3. The word theos (God) appears in Paul’s ten NT letters over 500 times. Except for Romans 9.5 and Titus 2.13, he always applies it to the Father and never to Christ.


Rebuttal:
Murray Harris argues, “every NT author must be permitted the luxury of some stylistic, verbal or theological” departure from that writer’s “habitual usage.”


4. Paul consistently and repeatedly distinguishes “God” and “(Jesus) Christ” throughout his corpus as two separate and distinct Persons or Beings. So, he would not obliterate this distinction in perhaps only two instances—Romans 9.5 and Titus 2.13. Johannes Schneider and Colin Brown consequently explain that calling Jesus “God” in Titus 2.13 “is linguistically possible but contradicts the otherwise rigorously maintained distinction in the Pastorals between God and Christ.”


5. Applying the adjective “great” to “God” suggests that “God” is an independent subject to be distinguished from “Christ Jesus.”  Although a slight majority of Bible versions and NT scholars render Titus 2.13 as calling Jesus God, it seems Paul’s overall usage in his letters should be the determining factor, so that this grammatically ambiguous clause does not call Jesus God.

Moderated by world citizen on Jun 28, 2012 - 02:17PM
(1 Tim 2:5 KJV)  For there is one God, and one mediator between God and men, the man Christ Jesus;
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2 years ago  ::  Jun 28, 2012 - 1:13PM #75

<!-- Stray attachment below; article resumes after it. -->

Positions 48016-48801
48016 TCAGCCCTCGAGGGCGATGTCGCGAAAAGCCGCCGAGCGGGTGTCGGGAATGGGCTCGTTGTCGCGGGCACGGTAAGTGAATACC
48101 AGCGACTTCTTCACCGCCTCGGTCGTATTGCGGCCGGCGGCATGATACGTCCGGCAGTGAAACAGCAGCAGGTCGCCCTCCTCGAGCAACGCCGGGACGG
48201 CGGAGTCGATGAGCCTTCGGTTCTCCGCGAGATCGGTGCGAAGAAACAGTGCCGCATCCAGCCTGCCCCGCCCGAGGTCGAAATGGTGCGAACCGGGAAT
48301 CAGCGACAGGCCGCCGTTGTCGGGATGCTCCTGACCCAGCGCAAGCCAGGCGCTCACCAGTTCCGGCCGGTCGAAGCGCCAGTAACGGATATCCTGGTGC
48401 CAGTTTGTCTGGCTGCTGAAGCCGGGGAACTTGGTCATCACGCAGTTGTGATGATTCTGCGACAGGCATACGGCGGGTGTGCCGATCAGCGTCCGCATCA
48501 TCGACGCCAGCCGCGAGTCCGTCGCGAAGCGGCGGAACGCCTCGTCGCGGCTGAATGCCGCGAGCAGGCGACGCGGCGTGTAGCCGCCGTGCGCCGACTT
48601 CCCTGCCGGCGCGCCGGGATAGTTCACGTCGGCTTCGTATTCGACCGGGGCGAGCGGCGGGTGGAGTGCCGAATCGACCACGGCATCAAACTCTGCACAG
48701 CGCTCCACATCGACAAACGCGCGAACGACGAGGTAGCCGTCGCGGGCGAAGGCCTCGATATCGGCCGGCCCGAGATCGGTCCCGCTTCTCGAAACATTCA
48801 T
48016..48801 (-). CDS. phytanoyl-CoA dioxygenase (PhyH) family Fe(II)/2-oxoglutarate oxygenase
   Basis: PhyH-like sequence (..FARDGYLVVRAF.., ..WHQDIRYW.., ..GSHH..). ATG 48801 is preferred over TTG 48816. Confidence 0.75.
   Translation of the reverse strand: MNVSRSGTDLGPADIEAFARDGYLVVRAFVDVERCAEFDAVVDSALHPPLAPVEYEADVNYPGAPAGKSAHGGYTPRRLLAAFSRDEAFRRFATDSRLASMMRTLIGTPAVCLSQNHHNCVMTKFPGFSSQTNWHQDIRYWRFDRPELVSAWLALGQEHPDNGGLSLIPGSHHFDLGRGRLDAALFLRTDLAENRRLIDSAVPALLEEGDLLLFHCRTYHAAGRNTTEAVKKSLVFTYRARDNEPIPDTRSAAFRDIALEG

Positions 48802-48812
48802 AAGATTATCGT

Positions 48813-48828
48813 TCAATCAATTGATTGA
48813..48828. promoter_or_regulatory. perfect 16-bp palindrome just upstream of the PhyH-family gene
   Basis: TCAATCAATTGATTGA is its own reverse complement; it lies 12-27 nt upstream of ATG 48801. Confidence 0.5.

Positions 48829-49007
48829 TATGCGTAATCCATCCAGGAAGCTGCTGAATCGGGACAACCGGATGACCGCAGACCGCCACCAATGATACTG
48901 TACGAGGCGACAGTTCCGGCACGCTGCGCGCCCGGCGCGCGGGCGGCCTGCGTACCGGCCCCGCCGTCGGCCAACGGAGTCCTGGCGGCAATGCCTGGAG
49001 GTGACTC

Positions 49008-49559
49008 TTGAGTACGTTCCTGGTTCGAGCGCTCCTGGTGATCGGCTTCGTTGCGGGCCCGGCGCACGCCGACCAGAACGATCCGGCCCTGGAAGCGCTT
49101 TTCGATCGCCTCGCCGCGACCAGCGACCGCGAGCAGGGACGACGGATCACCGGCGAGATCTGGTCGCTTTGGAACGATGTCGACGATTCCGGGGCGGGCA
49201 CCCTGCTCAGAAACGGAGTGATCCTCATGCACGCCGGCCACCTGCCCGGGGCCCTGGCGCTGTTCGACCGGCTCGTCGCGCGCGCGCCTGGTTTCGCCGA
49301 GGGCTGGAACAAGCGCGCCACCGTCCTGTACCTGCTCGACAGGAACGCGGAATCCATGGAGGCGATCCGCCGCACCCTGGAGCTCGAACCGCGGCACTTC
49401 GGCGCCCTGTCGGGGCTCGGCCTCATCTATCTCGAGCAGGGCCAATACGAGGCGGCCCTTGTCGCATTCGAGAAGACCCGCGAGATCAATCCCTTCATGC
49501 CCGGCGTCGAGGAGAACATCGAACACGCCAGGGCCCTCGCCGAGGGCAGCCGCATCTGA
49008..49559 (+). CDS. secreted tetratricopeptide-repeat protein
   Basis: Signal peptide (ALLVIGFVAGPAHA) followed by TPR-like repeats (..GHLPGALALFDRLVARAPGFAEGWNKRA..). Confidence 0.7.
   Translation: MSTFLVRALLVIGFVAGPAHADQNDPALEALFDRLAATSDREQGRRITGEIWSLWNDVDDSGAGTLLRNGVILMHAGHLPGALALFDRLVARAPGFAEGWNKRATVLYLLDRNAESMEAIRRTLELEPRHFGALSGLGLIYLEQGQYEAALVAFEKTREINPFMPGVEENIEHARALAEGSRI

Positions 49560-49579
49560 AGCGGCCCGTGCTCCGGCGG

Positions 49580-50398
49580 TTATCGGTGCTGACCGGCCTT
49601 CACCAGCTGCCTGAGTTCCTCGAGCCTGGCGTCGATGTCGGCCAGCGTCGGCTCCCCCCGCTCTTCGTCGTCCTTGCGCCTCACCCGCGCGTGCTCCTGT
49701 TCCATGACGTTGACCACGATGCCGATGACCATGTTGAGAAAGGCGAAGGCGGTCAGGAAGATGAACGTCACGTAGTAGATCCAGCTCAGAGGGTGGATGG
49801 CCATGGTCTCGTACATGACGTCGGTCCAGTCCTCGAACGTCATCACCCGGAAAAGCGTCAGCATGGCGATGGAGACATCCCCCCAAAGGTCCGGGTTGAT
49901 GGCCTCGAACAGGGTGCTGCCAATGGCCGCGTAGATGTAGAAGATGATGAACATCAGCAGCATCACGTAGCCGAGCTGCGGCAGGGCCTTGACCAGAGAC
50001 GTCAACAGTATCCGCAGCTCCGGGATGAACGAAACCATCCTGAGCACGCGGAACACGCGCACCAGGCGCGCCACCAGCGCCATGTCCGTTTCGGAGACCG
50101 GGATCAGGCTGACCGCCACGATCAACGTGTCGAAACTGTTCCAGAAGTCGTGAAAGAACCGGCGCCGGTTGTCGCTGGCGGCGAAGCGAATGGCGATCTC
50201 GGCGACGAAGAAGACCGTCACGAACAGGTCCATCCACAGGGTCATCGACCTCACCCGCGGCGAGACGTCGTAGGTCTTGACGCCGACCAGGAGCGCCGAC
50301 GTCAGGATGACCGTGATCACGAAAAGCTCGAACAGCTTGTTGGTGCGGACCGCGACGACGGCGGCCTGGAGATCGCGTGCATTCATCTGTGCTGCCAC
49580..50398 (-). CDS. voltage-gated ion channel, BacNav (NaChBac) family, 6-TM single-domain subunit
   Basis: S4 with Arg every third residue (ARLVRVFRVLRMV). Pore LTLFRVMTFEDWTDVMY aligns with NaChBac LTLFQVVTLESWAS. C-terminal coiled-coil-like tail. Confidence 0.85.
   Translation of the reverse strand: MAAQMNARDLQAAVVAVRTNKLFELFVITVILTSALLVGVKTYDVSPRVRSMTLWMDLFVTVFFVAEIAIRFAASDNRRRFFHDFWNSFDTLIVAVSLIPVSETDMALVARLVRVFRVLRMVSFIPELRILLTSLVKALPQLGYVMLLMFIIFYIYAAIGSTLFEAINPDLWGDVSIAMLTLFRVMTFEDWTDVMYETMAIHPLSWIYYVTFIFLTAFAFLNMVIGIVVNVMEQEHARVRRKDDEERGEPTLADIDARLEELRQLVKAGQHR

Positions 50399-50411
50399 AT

five_point_dad
Posts: 3,656

Jun 28, 2012 -- 2:46AM, Namchuck wrote:

Bible believers hardly ever agree with one another. The two posters below simply demonstrate this indisputable fact. But this is understandable given that the tome is riven with inconsistencies, contradictions, errors.


If the Bible were really the work of a perfect and loving God, it would be obviously superlative in every respect to anything that could be conceived by human intellect alone. It would be accurate, concise, clear, and consistent throughout. It is equally obvious that it is none of these things. 


Namchuck: If the Bible were really the work of a perfect and loving God, it would be obviously superlative in every respect to anything that could be conceived by human intellect alone. It would be accurate, concise, clear, and consistent throughout. It is equally obvious that it is none of these things.